Objective: To determine the incidence of immediate, uninterrupted SSC and breastfeeding after birth; and which factors are associated with it.
Design: Cross-sectional e-survey was developed and piloted prior to distribution. Sampling was purposive and included snowball sampling. Associations between maternity care practices and the primary outcome measure were examined using logistic regression.
Participants: Women who birthed a term baby within the previous three years, in any Australian setting (hospital, birth centre or at home), were eligible to participate.
Measurements and findings: 1200 postpartum women met the eligibility criteria and completed the e-survey. The primary outcome, ‘pronurturance’, included: (1) immediate mother/baby holding; (2) SSC; (3) uninterrupted holding for at least 60 min; 4) breastfeeding in the birth setting. Of 1200 participants, 22% (n = 258) experienced pronurturance. Pronurturance was less likely following caesarean section (adjusted Odds Ratio (aOR) 0.07, 95% Confidence Interval (CI) 0.03–0.17). Pronurturance was more likely with a known midwife during labour and birth (aOR 1.89, 95% CI 1.35–2.65). Contributing to the low rate of pronurturance were lack of antenatal skin-to-skin information; babies being wrapped; women wearing clothing; and non-urgent caregiver interruptions including weighing the baby or facilitating the mother to shower.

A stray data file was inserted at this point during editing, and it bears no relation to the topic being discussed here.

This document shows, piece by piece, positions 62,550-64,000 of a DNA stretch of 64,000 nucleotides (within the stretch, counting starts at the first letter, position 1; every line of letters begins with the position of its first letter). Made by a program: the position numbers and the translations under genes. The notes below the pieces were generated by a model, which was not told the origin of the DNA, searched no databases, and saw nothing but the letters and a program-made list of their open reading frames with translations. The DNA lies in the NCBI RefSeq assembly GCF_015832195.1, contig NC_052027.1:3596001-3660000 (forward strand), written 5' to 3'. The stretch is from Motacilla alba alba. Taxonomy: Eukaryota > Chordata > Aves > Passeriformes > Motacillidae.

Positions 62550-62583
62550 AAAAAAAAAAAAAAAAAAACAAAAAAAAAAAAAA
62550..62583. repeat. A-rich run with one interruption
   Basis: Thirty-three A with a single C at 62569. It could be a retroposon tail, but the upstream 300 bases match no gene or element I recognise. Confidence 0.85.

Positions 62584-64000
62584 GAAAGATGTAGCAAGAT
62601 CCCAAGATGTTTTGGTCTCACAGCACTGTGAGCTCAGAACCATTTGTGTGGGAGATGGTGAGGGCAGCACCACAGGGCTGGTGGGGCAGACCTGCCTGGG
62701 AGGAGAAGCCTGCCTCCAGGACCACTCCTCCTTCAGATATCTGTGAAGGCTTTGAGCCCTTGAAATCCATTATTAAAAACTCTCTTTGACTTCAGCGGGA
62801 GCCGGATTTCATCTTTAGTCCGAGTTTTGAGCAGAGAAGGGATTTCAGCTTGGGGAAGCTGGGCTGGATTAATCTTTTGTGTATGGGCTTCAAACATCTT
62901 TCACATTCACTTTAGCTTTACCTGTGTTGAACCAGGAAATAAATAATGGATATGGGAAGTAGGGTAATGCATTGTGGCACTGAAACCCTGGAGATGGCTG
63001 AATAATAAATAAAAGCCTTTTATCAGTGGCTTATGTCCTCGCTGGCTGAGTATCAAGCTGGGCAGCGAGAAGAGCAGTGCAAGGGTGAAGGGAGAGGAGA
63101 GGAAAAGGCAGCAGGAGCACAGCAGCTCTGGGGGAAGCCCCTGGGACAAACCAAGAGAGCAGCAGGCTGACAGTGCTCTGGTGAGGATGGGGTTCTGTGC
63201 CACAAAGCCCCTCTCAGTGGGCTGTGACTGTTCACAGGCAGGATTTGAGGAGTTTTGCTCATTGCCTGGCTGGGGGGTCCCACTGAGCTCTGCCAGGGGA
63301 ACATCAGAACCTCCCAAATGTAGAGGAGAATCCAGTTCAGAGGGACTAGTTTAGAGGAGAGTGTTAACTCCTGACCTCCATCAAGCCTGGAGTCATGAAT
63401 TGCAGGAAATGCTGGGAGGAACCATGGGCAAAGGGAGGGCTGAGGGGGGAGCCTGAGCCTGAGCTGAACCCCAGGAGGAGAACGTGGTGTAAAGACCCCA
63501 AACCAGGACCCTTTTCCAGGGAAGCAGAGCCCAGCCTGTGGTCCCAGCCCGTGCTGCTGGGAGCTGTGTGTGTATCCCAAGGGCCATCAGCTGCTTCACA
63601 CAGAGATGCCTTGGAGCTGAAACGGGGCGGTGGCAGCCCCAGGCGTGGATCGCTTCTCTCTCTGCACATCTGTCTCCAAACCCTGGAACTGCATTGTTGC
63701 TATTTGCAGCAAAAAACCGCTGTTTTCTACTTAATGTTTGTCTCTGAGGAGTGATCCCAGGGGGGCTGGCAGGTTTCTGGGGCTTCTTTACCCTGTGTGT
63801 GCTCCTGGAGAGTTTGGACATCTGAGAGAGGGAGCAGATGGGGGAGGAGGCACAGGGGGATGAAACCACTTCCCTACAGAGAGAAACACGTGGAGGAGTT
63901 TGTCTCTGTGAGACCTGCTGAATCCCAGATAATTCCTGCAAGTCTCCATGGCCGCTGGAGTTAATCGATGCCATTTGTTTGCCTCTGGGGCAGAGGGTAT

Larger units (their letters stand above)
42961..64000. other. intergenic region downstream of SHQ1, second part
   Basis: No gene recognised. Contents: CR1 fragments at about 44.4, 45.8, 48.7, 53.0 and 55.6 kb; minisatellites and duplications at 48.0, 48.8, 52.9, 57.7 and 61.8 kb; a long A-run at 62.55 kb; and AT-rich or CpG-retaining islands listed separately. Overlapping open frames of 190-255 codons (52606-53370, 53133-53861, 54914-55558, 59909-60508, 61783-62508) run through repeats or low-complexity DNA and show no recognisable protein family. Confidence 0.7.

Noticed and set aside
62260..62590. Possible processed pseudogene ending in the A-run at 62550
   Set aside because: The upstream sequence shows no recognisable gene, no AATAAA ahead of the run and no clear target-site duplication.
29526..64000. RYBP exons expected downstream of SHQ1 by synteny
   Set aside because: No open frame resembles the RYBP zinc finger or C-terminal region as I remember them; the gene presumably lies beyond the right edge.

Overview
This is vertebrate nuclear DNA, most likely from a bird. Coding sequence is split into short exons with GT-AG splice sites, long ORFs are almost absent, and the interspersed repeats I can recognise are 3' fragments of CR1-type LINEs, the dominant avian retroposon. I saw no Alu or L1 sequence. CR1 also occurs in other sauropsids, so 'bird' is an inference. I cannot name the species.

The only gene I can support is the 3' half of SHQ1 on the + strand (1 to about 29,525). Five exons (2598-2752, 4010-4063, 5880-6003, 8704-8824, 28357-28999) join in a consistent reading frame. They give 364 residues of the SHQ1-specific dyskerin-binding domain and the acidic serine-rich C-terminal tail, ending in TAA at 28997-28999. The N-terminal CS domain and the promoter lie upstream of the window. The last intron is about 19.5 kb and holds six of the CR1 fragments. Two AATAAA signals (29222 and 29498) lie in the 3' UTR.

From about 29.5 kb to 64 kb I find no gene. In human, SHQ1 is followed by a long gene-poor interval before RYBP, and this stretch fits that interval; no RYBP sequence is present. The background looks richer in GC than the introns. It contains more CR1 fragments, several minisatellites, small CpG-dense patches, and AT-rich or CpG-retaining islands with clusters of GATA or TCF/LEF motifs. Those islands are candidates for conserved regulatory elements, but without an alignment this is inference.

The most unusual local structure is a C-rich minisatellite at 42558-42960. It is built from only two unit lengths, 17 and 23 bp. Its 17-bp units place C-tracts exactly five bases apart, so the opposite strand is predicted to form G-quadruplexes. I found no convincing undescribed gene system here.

Key conclusion: Health services must strategically address the institutional processes which delay and/or interrupt SSC and breastfeeding in birth suite and operating theatre settings. Implications for practice: Midwives and midwifery students providing continuity of carer are best placed to provide pronurturance to mothers and babies. Caregivers should educate women about pronurturance antenatally, and actively support immediate, uninterrupted mother/baby SSC and breastfeeding after birth.